Did you find yourself sweeter and kinder after Whole30 reintro?


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858b41e7-9113-4841-8ffe-7b15288e8b31-460Walking in green spaces can reduce your stress levels and boost your mood, say researchers. 
Pilates, yoga and the classic treadmill get all the attention when it comes to popular ways to stay healthy. There is, however, a more unassuming workout that might not get the column inches, but has all the benefits: walking.

Certified fitness professional Jolynn Baca Jaekel explains: “What I love about walking is that anyone can do it at any age and any fitness level. Plus it is good for your heart, your head and your wallet.”


A recent report by the Ramblers and Macmillian Cancer Support entitled Walking Works  (PDF) details the health benefits of the humble walk. The report found that regular walking to fulfill the 150 minutes of moderate physical exercise every week recommended by the UK's chief medical officer could save 37,000 lives each year. It could also lead to nearly 300,000 fewer cases of type 2 diabetes.


In some cases walking can be more effective than running. Scientists at the Lawrence Berkeley National Laboratory in California, found that brisk walking reduces the risk of heart disease.  They observed participants aged between 18 and 80 over a six-year period and found that walking reduced the risk of heart disease by 9.3%, while running reduced it by 4.5%.


And there's even more good news: 30 minutes of brisk walking over five days could help you sleep easy, according to research by Oregon State University. A study by the university showed that walking helped participants sleep better  and feel more alert during the day.


Getting started


The recommended amount of exercise for adults is 150 minutes of moderate physical activity per week. That breaks down to 30 minutes of exercise over five days a week.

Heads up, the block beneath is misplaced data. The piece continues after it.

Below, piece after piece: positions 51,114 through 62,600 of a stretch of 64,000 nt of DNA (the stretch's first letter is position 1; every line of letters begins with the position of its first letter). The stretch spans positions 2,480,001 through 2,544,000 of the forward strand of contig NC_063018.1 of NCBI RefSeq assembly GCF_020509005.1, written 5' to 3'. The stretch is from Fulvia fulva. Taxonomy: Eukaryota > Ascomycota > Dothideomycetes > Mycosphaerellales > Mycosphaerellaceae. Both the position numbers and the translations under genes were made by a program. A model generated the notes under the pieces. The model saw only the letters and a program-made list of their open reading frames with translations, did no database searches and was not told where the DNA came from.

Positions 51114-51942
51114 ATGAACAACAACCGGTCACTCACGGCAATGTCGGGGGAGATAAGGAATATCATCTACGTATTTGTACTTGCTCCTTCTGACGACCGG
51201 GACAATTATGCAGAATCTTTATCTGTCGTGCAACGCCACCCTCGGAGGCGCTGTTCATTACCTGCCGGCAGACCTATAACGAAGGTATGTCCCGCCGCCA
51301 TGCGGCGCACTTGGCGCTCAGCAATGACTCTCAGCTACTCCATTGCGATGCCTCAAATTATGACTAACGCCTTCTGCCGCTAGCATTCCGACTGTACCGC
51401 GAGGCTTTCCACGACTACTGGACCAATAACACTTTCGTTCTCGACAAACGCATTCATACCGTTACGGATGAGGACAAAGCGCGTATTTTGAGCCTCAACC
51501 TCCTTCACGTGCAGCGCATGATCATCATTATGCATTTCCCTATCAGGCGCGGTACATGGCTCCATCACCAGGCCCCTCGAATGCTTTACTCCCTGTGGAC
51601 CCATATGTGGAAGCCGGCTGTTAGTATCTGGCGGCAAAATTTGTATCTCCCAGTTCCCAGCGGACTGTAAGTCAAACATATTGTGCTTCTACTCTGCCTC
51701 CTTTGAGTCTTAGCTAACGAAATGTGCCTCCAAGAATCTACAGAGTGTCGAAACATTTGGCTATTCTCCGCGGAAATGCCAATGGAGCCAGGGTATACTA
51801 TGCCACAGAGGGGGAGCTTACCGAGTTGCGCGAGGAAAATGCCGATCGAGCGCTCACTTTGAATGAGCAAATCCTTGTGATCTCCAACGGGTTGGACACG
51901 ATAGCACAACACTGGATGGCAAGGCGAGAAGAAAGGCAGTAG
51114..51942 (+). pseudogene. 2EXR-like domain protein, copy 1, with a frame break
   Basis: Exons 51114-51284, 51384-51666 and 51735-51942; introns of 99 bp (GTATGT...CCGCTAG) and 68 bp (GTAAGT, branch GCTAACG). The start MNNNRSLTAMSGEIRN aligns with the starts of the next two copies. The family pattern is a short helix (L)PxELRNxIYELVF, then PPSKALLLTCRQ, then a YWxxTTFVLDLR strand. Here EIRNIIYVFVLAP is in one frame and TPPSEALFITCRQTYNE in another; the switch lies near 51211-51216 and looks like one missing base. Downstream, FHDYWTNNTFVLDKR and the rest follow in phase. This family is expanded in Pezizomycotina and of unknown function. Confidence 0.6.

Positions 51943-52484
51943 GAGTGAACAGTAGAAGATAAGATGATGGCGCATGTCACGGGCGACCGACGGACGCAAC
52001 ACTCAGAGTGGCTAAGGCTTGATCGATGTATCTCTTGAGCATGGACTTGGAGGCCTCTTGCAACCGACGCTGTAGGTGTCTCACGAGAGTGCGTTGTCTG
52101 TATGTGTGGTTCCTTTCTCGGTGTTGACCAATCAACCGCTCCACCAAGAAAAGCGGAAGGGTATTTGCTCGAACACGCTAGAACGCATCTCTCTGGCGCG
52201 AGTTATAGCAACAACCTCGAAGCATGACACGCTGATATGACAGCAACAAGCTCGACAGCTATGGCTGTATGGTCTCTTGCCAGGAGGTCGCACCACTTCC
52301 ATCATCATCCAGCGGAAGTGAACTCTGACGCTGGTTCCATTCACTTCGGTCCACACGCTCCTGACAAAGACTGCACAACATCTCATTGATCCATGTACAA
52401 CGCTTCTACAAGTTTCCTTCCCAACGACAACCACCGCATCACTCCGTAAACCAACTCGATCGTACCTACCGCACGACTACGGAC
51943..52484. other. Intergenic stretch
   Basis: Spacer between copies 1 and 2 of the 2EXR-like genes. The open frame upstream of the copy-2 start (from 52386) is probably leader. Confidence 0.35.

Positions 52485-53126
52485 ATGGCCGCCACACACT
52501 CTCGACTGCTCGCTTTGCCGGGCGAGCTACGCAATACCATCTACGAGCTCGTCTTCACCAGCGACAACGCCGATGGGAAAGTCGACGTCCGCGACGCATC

Even though 30 minutes is the ideal, Dr I-Min Lee, a professor of medicine at Harvard Medical School, suggests starting with three shorter 10-minute walks each and slowly building up to the 30-minute walk  once you feel comfortable.

The sooner you get started the sooner you’ll notice the difference in your mind and body..


The mental health charity Mind found in their report Ecotherapy: The Green Agenda for Mental Health  that country walks can reduce depression and raise self-esteem. So ditch the smoggy congested route for a nearby park or green space when you head out for your 30-minute walk.


Written by Carlene Thomas-Bailey


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Change your routine

Once you’ve mastered the 30 minutes of exercise per day, changing your walking route is a great way to keep motivated. “It's always a good idea to keep changing your course so your body doesn't get too familiar with your workout. That's a surefire way to plateau,” says Jaekel. Here are some tips for keeping your walk varied:

• Walk up hills for a great glute workout. Or if you are exercising in a gym, increase the incline for a similar effect. Walking uphill uses more energy than walking along flat surfaces.

• Do speed walking sprints, using trees as your targets.

• Try a long, flat walk for endurance.

By tracking your walking you can assess how far you are going and start considering how much to increase your mileage by. But don’t overdo it, says Jaekel. “It's important to pay attention to how you feel after your longest walks. Is it safe to increase this week or should you wait?"

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Get social

The best thing about walking is that you can do it solo or with friends, and it doesn’t cost a thing. Websites such as Britain On Foot and theRamblers have dedicated walking groups set up all over the country. The Ramblers website even has a list of recommended walks that you can download and take with you. Walking For Health , England’s largest network of health walk schemes, organizes weekly walks across the country with volunteers leading the pack. Perfect for when summer shows up.


And being social doesn’t have to mean meeting new people. It can also mean bringing along a pet for your daily walk

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Why You Might Need A Break From That “Food You Can’t Live Without”


 Summer Innanen and Sarah Ramsden answer all of your health and nutrition questions. In this week’s episode, Summer and Sarah talk about why you might need a break from that ‘food you cannot live without’.


Is there one food that you cannot imagine living without? There are both psychological and physical reasons why we have an intense desire for certain foods. However, often the foods that we cannot imagine giving up, are the ones that we need to take a break from.


In this episode of S&STV, we talk about:

  • How foods can contain chemical compounds that have an effect on your body making them more desirable.
  • How a nutrient deficiency can lead you to crave a food.
  • How your psychological relationship with that food can increase your desire for it.